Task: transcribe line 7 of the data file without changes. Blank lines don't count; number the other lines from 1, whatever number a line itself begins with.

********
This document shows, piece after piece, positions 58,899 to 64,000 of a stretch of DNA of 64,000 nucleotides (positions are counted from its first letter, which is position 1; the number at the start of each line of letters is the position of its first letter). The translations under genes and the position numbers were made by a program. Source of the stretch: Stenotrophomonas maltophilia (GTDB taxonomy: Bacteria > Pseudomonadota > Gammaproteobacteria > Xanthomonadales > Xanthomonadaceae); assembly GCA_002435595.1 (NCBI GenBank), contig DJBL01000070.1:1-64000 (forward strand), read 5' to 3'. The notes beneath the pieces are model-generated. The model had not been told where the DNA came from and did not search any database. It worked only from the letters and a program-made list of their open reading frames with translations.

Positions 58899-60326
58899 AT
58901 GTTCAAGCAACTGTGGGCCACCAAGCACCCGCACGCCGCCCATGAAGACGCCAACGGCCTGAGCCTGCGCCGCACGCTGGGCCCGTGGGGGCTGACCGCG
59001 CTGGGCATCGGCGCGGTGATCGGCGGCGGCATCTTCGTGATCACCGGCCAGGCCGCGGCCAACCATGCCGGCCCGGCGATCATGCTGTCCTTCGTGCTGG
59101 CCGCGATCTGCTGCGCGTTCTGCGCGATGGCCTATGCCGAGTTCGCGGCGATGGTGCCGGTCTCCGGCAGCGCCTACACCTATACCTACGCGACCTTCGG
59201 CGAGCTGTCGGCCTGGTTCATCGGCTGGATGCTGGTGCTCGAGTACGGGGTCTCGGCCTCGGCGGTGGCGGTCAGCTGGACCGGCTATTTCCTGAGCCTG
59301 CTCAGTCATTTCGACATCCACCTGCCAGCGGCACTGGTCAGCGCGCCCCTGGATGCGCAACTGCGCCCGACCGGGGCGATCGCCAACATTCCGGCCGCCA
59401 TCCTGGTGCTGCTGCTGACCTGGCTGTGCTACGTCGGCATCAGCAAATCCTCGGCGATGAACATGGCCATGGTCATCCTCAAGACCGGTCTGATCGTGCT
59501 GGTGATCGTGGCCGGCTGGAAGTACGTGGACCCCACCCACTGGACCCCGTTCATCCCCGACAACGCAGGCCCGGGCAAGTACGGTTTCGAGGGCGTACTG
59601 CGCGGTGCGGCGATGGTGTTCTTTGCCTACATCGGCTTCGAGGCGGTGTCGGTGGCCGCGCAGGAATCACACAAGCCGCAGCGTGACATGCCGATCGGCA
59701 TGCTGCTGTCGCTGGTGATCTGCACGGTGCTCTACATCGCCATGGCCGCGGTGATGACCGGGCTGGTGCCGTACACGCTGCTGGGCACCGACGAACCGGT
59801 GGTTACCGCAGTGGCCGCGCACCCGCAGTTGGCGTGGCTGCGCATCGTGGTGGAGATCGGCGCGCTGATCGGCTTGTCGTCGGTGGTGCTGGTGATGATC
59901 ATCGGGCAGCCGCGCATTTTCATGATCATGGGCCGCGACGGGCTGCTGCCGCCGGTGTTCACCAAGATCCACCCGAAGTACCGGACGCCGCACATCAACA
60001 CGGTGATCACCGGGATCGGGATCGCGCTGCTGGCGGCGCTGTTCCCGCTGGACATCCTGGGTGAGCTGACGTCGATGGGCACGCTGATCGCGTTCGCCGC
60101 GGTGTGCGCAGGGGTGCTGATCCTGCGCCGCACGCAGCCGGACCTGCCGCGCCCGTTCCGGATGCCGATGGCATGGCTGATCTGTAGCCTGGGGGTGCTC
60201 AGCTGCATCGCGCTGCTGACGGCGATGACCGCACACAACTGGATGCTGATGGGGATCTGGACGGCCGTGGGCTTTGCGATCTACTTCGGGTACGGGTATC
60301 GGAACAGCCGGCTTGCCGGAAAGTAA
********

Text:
59201 CGAGCTGTCGGCCTGGTTCATCGGCTGGATGCTGGTGCTCGAGTACGGGGTCTCGGCCTCGGCGGTGGCGGTCAGCTGGACCGGCTATTTCCTGAGCCTG